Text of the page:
In sweet and delicate contrast, we prepared ourselves for Lakoda Rayne, Paula Abdul's last hopes. This was not unlike preparing yourself for surgery on your wisdom teeth.

Abdul, who sometimes seems trapped in times gone by, gave them Fleetwood Mac's "Go Your Own Way." Lakoda Rayne made a passable attempt at an energetic rendering - though the closer I stared at my fine television, the more it seemed that there was little actual live singing going on. Even the drummer of their backing band seemed not to be drumming to, well, the drum beat.

"This is the first time I've seeing you having fun," suggested Reid. He didn't feel it was either amazing or great, though.

"I thought tonight overall was a complete mess," encouraged Cowell.

Would Drew make a mess of the U2 song that Cowell gave her? Well, at least it wasn't some kind of Feisty ditty - although perhaps she would give it Feisty dittiness.

"With or Without You" is a terribly famous song. Regretfully, this was a terribly high school version. Well, to be fair, it was a terribly Feisty high school version. With a little Enya sprinkled over the top.

"I was waiting for the tempo to pick up," said Scherzinger. "I'm a little frustrated."

Drew is a little frustrating. The poor thing's only 14, but she seems to bear all the angst of at least a 15-year-old.

Marcus Canty and rock is a combination akin to Mother Teresa and pole dancing. Canty is a preacher's boy. He doesn't want to be raunchy. He doesn't want to be sleazy.

So within thirty seconds he was seen to slide between the open legs of at least eight long-legged girls in tight leather hot pants. Mammon 7, God 0.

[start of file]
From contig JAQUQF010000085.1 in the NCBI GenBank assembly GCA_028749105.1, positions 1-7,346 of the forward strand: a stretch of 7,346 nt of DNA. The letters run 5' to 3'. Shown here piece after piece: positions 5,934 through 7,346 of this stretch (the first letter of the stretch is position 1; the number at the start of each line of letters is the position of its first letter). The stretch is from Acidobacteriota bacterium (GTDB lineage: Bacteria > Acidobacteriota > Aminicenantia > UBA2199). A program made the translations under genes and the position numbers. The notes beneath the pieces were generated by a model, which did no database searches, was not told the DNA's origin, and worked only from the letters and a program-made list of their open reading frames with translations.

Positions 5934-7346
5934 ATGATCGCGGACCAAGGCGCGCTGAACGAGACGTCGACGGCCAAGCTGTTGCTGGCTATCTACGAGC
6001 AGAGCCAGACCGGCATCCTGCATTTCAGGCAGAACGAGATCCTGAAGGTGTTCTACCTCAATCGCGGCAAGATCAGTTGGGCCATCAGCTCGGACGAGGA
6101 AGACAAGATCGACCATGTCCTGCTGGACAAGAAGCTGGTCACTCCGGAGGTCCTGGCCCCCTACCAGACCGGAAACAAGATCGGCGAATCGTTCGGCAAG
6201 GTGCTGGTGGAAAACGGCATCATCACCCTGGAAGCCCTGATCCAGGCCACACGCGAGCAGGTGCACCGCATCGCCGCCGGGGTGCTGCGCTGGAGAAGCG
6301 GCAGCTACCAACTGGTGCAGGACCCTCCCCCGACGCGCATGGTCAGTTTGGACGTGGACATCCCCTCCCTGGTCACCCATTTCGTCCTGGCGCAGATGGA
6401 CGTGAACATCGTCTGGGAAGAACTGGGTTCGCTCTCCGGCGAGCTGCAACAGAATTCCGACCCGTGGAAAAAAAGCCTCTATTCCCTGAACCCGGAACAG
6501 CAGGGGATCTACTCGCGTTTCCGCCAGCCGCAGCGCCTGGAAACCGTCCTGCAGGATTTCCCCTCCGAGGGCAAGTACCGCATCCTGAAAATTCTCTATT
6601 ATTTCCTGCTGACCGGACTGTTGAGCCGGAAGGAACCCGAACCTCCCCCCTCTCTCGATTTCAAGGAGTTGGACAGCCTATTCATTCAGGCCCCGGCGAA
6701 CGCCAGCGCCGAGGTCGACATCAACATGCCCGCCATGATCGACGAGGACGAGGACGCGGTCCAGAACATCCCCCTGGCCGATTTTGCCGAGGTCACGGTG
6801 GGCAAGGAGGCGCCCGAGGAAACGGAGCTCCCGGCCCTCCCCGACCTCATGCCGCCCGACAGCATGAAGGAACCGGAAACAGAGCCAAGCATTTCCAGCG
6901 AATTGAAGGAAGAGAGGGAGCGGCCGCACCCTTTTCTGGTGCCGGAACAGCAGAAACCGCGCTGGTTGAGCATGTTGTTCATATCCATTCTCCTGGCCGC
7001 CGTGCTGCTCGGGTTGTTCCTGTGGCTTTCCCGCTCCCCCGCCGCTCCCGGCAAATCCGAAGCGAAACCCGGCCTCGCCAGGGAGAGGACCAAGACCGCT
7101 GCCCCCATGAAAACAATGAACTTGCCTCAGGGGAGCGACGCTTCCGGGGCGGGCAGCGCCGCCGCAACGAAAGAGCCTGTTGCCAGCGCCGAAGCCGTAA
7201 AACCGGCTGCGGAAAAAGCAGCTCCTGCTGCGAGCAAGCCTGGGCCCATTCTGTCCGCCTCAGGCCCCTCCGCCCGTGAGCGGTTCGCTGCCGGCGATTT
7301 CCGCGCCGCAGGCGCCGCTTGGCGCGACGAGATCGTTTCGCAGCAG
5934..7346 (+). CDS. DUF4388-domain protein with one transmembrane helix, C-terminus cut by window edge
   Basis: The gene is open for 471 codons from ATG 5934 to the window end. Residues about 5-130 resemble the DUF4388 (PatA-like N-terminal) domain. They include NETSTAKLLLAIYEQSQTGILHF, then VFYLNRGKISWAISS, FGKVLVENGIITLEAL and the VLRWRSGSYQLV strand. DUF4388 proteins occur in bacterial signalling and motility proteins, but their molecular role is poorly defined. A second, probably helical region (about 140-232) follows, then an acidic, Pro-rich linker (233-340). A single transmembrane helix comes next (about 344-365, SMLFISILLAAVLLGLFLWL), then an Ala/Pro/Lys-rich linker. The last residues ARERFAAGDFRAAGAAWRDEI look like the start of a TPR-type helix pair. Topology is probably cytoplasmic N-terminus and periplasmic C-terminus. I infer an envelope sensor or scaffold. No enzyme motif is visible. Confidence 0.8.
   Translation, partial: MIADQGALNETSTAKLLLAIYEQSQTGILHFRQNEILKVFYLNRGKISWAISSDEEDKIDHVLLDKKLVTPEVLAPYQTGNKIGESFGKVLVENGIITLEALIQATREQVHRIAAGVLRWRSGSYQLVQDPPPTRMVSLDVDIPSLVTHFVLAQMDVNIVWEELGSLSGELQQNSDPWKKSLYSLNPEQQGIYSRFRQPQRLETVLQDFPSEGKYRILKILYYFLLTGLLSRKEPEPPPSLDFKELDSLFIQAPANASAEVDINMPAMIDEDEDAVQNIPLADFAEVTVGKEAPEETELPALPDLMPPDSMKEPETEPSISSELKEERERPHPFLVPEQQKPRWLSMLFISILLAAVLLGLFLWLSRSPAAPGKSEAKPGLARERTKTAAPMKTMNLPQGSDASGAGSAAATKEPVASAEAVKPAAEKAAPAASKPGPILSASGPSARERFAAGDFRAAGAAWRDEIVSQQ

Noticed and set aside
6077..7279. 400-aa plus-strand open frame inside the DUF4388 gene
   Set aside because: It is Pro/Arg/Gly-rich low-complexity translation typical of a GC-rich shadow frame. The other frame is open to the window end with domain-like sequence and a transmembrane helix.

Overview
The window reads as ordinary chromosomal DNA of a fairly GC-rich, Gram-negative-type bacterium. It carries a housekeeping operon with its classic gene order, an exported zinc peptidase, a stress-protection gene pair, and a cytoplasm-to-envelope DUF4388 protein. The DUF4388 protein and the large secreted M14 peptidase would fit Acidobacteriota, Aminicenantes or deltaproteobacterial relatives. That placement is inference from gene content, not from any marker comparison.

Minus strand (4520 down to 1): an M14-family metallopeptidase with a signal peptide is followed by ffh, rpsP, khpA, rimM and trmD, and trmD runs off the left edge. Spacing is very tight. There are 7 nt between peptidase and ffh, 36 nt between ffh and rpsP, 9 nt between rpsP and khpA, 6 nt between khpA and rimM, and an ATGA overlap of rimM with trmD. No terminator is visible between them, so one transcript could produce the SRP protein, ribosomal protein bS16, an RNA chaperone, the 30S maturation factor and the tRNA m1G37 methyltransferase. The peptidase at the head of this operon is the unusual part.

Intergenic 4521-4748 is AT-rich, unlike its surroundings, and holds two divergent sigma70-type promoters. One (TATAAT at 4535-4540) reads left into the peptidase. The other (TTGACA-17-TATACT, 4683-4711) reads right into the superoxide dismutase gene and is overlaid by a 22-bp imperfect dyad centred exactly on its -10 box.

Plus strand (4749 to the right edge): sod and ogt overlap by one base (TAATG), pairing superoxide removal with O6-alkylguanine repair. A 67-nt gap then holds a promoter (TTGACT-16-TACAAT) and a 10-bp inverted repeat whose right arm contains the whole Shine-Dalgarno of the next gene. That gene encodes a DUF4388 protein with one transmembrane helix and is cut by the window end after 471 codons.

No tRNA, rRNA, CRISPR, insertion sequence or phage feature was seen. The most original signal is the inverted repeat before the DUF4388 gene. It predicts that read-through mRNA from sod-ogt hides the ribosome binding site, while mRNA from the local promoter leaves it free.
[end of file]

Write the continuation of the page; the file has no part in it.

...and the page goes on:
In case you're wondering what song he was saddled with, it was Janis Joplin's "Piece of My Heart." In case you wondered what he was wearing, it was a sleeveless denim jacket with absurd leather studded sleeves beneath.

"Your mentor, the Devil, just put you in Hell," said Cowell. "I don't think the song suited you."

It was hard to argue. It was hard to argue that any of these songs suited the performers.

Rock is almost dead, you see. It's certainly comatose. "The X Factor" did nothing to engender its revival. This was not the kiss of life. It was the kiss of death.

TOP THREE: Chris Rene, Melanie Amaro, Josh Krajcik
BOTTOM THREE: Stacy Francis, Marcus Canty, Lakoda Rayne

  • Chris Matyszczyk

    Chris has been a multi award-winning executive creative director with some of the most celebrated advertising agencies in the world. His creative work has been recognized at the Cannes Advertising Festival, the New York Festivals, Clio, the One Show, as well as many other festivals around the world. His writing has appeared in such publications as the Financial Times, the European, the Sacramento Bee and The Singapore Press Holdings Group.

    He currently advises major global companies about content creation and marketing, through his company Howard Raucous LLC.

    He brings an irreverent, sarcastic, and sometimes ironic voice to the tech world.